I did these tests in different conditions: speech indoors and outdoors using the built-in microphones and a couple of external microphones. I also tried using it for recording feet walking on pebbles, waves lapping on the beach, and ambient sound in the pier and in a park.
Zoom H1n tests - Vimeo
Value and verdict
I’m really pleased with the H1n, particularly with the results from the built-in microphones. The new controls and options are useful, but for me the biggest plus is the lack of wind noise. It’s extremely useful to have a pocketable recorder that can capture good stereo sound in most conditions.
The H1n is great for filmmaking, and a good introduction to audio field recording. It costs about a third more than the old H1, but it’s still one of the most compact and affordable recorders you can buy.
Disclaimer: Zoom sent me a free H1n to test, but I haven’t been paid to write this review.
+ The Steadicam Volt is faster and more responsive than electronic stabilisers
+ It uses affordable, easily available batteries
– It’s slow to set up and takes time to learn – It can’t do vertical video or object tracking, and there’s no tripod socket
The Steadicam Volt is a unique stabiliser which combines physical and electronic stabilisation. It works with smartphones and action cameras.
It’s based on the same principle as the original Steadicam, which revolutionised filmmaking in the 1970s. So it uses a counterweight to balance the camera, and a physical gimbal to allow free movement. This allows for very fluid motion, but it requires more skill than all-electronic devices.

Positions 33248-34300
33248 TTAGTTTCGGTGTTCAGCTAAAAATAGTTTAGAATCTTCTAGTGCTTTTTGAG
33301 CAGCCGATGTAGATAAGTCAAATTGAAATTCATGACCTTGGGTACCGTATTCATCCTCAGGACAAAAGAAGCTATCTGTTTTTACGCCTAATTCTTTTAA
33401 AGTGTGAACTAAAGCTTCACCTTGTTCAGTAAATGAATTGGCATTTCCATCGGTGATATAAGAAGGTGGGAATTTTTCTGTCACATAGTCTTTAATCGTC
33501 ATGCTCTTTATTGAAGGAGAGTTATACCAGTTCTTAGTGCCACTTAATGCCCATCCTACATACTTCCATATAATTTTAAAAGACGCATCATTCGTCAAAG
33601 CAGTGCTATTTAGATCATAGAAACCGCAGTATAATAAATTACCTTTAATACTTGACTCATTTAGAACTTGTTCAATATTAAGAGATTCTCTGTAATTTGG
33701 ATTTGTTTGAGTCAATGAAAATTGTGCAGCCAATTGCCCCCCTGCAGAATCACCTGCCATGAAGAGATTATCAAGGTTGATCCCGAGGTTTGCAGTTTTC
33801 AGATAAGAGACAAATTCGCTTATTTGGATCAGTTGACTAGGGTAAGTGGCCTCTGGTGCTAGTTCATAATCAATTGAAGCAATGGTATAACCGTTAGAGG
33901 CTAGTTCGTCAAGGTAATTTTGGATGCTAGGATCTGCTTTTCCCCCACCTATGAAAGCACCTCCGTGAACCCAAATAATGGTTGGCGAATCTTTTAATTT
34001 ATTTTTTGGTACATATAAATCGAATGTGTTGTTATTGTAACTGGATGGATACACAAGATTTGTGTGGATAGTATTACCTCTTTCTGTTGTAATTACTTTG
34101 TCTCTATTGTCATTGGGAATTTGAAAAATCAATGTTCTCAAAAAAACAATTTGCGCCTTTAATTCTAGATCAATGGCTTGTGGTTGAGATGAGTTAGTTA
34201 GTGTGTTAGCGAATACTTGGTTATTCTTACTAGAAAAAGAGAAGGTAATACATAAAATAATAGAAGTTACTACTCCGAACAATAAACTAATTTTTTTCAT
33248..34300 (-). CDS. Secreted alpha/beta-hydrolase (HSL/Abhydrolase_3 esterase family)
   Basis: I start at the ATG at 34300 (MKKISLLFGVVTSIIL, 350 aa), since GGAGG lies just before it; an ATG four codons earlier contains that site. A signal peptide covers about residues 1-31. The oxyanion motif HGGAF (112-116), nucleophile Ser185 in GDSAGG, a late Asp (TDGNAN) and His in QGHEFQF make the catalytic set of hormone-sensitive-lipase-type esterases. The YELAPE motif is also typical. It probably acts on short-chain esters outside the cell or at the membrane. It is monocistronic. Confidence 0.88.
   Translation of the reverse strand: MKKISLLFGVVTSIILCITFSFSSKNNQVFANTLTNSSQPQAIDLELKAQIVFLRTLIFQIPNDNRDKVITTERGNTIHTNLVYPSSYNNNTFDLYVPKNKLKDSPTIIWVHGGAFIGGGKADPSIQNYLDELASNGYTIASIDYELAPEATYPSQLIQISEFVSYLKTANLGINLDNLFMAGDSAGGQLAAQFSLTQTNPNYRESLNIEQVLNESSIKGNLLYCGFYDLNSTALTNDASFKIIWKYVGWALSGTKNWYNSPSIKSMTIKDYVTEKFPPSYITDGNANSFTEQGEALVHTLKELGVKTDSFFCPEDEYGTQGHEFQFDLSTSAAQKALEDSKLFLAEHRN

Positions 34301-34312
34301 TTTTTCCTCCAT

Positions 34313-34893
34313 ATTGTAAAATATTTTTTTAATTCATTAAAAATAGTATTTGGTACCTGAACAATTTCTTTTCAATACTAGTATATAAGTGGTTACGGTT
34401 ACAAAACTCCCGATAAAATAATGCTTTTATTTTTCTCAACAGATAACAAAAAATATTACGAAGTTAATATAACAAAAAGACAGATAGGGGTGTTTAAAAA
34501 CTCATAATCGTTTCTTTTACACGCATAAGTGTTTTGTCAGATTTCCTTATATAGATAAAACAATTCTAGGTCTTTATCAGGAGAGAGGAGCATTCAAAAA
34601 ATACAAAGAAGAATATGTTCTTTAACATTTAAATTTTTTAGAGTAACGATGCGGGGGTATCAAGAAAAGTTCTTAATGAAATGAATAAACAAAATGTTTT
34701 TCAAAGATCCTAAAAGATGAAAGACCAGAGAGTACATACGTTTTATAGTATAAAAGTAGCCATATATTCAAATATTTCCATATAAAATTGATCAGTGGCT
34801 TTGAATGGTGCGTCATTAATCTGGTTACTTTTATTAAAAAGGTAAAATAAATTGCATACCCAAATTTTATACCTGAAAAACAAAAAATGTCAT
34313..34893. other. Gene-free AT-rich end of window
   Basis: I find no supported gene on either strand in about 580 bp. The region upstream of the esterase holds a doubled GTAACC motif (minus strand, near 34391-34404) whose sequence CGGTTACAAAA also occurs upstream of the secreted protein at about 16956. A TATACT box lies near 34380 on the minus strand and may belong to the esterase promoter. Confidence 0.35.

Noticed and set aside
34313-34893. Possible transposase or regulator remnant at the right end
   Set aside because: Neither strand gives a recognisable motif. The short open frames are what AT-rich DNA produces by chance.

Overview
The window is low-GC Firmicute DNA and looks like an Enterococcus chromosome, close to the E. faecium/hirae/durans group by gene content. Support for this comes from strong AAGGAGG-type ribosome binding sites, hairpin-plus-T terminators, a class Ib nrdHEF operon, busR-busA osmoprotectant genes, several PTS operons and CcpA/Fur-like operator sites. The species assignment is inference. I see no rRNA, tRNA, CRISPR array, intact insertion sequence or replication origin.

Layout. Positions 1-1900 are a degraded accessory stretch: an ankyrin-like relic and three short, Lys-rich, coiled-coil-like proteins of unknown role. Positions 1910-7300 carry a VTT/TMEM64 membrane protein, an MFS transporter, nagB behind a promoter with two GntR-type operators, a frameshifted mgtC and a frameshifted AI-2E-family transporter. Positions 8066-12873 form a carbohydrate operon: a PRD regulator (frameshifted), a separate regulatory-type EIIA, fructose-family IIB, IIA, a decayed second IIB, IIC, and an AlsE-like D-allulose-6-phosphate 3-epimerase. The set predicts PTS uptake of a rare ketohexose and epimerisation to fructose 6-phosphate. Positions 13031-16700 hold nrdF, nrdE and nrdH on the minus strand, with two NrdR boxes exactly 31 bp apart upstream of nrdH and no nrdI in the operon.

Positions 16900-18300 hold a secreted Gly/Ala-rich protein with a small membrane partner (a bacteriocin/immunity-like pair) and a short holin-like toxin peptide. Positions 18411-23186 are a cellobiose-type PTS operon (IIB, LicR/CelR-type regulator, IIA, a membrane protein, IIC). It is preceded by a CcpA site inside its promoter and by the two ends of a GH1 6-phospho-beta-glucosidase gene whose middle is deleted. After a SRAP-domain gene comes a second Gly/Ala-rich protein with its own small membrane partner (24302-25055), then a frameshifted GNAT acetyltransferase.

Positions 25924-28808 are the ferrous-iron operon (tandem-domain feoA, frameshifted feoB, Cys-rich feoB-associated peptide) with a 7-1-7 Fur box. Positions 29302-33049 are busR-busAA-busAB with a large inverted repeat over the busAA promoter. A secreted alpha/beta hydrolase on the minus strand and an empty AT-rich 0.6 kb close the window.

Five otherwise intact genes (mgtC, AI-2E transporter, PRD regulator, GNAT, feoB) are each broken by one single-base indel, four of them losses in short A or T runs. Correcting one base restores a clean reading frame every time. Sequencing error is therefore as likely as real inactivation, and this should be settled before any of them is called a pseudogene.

Traditional Steadicams are big and heavy. The Volt is relatively small and light, but it’s kept steady by a built-in motorised gyroscope. This provides ‘simulated inertia’, a trademarked feature that makes the device feel more stable without adding weight.
It takes some time to set up the Volt, though you’ll get faster with practice.
You start by folding out the balance arm, releasing the handle, and clipping a wire brace in place. Then you fold out the phone clamp and insert your device.
Now you have to adjust the balance for your specific phone or action camera (the package includes a GoPro mount). There are four steps, though you shouldn’t need to repeat the first three unless you add accessories to your device.
First you add magnetic weights to the counterbalance at the bottom of the gimbal arm to get the approximate balance. Next you use a dial to fine-tune the balance, then adjust ‘pitch’ by moving the phone forwards or backwards on its platform. Finally you need to move the phone sideways in the rubber clamp until it’s level.